This lesson is the second in our series explaining how the Bible is organized. For more help, be sure to review our Bible worksheets on the divisions of the Bible.
- Lesson: Understanding Bible Layout
- You are here – Lesson: Understanding the Old Testament
- Lesson: Understanding the New Testament
TARGET AGES: 10-14
OBJECTIVE: To teach the students about the organization of the Old Testament and how each section of books point to Christ.
MAIN IDEA: The Old Testament consists of books written before Jesus was born. It is organized by sections that each have a unique writing style in support of God’s plan for redemption of mankind (through Jesus).
SCRIPTURE PASSAGES: 2 Timothy 3:16-17, Genesis 1, Joshua 1, Job 1, Isaiah 1, Hosea 1
MATERIAL(S): Dry erase board or poster board, “Sections of the Old Testament” worksheets (download here), scissors, plastic sandwich bags, tape
Introduction (5 minutes)
OPENING PRAYER: “God, reveal your truth from the Old Testament and give us strength as we seek to understand how the entire bible focuses on Jesus Christ and your future plan to eradicate sin from the world. Amen.”
PREVIOUS LESSON REVIEW: Say, “Last week we learned that the Bible was written over a time period of 2,000 years. Does anyone remember how many books are in the bible (66)? How many authors wrote those books (approximately 40)?” Remind students that we know the bible is God’s true word because each book points to the gospel of Jesus Christ and God has preserved these books so we can have a relationship with him. Also, each book is “God-breathed” by the Holy Spirit through human beings (2 Timothy 3:16-17).
Lesson (25 minutes
1. Remind the class that the bible consists of two big sections: the Old Testament and the New Testament. Say, “Turn to the table of contents in your bibles. Today we are going to talk about the Old Testament (the books written before Jesus’ birth) to understand its set-up and how it points to the gospel of Jesus Christ.
2. Write the five categories of Old Testament books on a dry erase board or poster.
The Books of Moses or Pentateuch (Genesis to Deuteronomy): Comment, “In these books, God established the Jewish nation as his chosen people – the people from whom the Messiah would one day come!” Find Genesis 1. Briefly discuss the biblical accounts of Adam and Eve, Noah, Abraham, and Moses. Explain that all these happenings took place in the Books of Moses.
Historical Books (Joshua to Esther): Tell the students to find Joshua 1 in their bibles. Say, “Joshua to Esther are historical books that show God as the protector of those who believe in him, and that he is true to his word by punishing evil and rewarding those who believe in his plan (including the opportunity to receive salvation).” Briefly review the accounts of Joshua (Battle of Jericho), Samson, Ruth, and Esther.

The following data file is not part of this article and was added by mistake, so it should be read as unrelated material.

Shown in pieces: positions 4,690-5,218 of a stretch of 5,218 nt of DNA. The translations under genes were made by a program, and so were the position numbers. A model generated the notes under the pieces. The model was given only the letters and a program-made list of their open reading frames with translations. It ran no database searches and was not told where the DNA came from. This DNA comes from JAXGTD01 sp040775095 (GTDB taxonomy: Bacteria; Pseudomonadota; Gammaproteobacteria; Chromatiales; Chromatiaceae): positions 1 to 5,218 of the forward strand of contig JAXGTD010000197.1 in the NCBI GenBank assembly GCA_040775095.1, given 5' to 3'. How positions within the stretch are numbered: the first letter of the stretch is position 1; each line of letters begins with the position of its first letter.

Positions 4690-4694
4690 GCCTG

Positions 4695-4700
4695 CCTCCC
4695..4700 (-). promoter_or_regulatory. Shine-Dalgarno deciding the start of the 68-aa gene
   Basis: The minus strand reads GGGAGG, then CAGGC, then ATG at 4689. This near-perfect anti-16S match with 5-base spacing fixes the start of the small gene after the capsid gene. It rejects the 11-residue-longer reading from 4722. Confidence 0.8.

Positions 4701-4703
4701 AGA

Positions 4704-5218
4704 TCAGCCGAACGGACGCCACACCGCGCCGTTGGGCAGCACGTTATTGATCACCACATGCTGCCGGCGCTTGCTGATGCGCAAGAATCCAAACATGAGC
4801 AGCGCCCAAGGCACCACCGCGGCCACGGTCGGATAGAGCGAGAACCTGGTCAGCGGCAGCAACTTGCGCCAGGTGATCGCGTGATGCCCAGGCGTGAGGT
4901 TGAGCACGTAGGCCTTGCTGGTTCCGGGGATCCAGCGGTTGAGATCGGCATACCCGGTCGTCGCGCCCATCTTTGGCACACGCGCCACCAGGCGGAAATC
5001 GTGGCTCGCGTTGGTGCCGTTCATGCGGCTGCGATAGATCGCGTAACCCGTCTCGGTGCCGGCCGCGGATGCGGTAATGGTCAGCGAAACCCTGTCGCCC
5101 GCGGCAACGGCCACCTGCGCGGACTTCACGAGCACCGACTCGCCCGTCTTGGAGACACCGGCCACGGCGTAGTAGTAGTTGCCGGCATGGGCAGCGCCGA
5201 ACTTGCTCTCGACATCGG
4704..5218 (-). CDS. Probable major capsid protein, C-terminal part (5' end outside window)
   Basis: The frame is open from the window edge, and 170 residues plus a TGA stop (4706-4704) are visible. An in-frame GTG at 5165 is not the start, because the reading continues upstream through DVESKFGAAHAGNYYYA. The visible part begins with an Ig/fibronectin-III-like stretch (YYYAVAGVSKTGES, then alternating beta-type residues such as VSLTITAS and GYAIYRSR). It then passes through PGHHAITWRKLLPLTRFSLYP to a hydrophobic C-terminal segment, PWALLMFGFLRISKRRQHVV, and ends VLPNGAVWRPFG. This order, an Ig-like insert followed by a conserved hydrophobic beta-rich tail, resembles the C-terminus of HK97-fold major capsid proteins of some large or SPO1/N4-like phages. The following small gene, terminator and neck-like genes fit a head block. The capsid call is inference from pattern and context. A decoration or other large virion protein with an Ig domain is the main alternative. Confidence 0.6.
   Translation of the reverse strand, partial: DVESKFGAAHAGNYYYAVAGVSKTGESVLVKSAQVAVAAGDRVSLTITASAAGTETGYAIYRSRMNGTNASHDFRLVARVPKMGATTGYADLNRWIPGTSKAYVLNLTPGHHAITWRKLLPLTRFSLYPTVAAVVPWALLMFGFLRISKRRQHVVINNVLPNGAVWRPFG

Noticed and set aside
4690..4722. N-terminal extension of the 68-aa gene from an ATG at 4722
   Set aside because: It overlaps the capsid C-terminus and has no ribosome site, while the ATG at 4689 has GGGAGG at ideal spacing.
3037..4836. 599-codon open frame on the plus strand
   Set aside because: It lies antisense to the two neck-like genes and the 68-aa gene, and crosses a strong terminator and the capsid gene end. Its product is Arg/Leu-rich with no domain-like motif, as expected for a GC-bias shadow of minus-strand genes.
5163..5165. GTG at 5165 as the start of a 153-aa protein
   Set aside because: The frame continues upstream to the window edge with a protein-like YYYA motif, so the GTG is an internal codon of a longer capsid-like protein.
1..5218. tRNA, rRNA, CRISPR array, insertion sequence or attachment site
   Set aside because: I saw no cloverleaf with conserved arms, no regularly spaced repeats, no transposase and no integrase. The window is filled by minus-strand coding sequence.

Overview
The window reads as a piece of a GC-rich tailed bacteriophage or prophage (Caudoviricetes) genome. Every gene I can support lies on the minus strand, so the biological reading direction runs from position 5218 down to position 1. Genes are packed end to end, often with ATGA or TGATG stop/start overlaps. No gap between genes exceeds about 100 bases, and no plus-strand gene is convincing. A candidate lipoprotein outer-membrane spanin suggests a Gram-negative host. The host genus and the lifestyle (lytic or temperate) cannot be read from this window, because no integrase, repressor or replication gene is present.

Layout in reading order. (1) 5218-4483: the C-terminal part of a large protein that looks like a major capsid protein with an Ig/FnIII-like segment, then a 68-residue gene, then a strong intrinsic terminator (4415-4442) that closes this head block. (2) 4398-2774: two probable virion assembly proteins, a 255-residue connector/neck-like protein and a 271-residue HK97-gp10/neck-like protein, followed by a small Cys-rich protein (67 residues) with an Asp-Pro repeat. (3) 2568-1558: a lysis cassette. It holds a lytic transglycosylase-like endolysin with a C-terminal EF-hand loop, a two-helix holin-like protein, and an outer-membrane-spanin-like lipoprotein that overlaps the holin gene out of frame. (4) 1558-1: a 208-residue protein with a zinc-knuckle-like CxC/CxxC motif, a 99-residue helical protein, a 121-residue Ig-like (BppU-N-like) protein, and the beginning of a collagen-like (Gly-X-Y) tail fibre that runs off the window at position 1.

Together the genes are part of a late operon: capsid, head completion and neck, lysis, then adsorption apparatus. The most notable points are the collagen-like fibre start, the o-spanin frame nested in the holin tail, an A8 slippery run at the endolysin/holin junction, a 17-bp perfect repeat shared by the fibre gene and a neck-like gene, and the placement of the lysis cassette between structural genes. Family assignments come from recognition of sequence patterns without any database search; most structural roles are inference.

Wisdom and Poetry (Job to Song of Solomon): Say, “Now let’s turn to Job 1. The books from Job to Song of Solomon consist of wise sayings, metaphors, psalms (songs), and poetry. These types of writings show the majesty of God and the power of his spirit in different ways than the previous books. And through his Spirit, we can receive eternal life!” Review the lives of Job, David, and Solomon.
Major Prophets (Isaiah to Daniel): Explain that these books are referred to as “major” prophetic books because of their length. Turn to Isaiah 1. Say, “The prophets speak of times to come of God’s judgment, redemption, and overall future destruction of sin (which started through Jesus’ innocent sacrifice).” Briefly discuss the lives of Elijah and Daniel.
Minor Prophets (Hosea to Malachi): Turn to Hosea 1. Comment, “These books are “minor” prophetic books because of their shorter length (and not because their messages are less important). They were also written for the same reasons as the major prophetic books.” Outline the book of Jonah as an example of a minor prophetic book.
3. Ask, “So, now that we know the organization of the Old Testament doesn’t it make more sense as to how the books point to the gospel?” Add that there was a time period of about 400 years between the Old Testament and New Testament, and next week’s lesson will outline the New Testament books.
Conclusion (5 minutes)
RECAP: The Old Testament consists of numerous types of writings that show God’s power, holiness, and his plan for the redemption of mankind through Jesus Christ.
CLOSING PRAYER: “Lord, we ask for your help in understanding the Old Testament. Guide us as we learn more about you by studying the Old Testament books. Amen.”
Review Activity (10 minutes) – *Download Attachment*
Pass out the “Sections of the Old Testament” work sheet. Say, “We’re going to practice identifying the books that go in each section of the Old Testament.” Cut out the book names (included in the work sheet) ahead of time for each student and place them in a plastic sandwich bag. Hand out the plastic bags and tell the students to use the table of contents in their bibles to help them tape each book in the appropriate place.
2 thoughts on “Lesson: Understanding the Old Testament for Kids”
I appreciate people like you and your wisdom offering lesson for young people with emphasis on “training them while they are young” in God’s Holy Word. I love your reinforcement hands-on material. Be Blessed, Agape Love, Dorothy
i LOVE YOUR LESSONS BUT I AM OLD AND DO NOT LIKE TO DOWN LOAD AND PRINT! WOULD LIKE TO HAVE THE OPTION TO JUST BUY ALREADY PRINTED!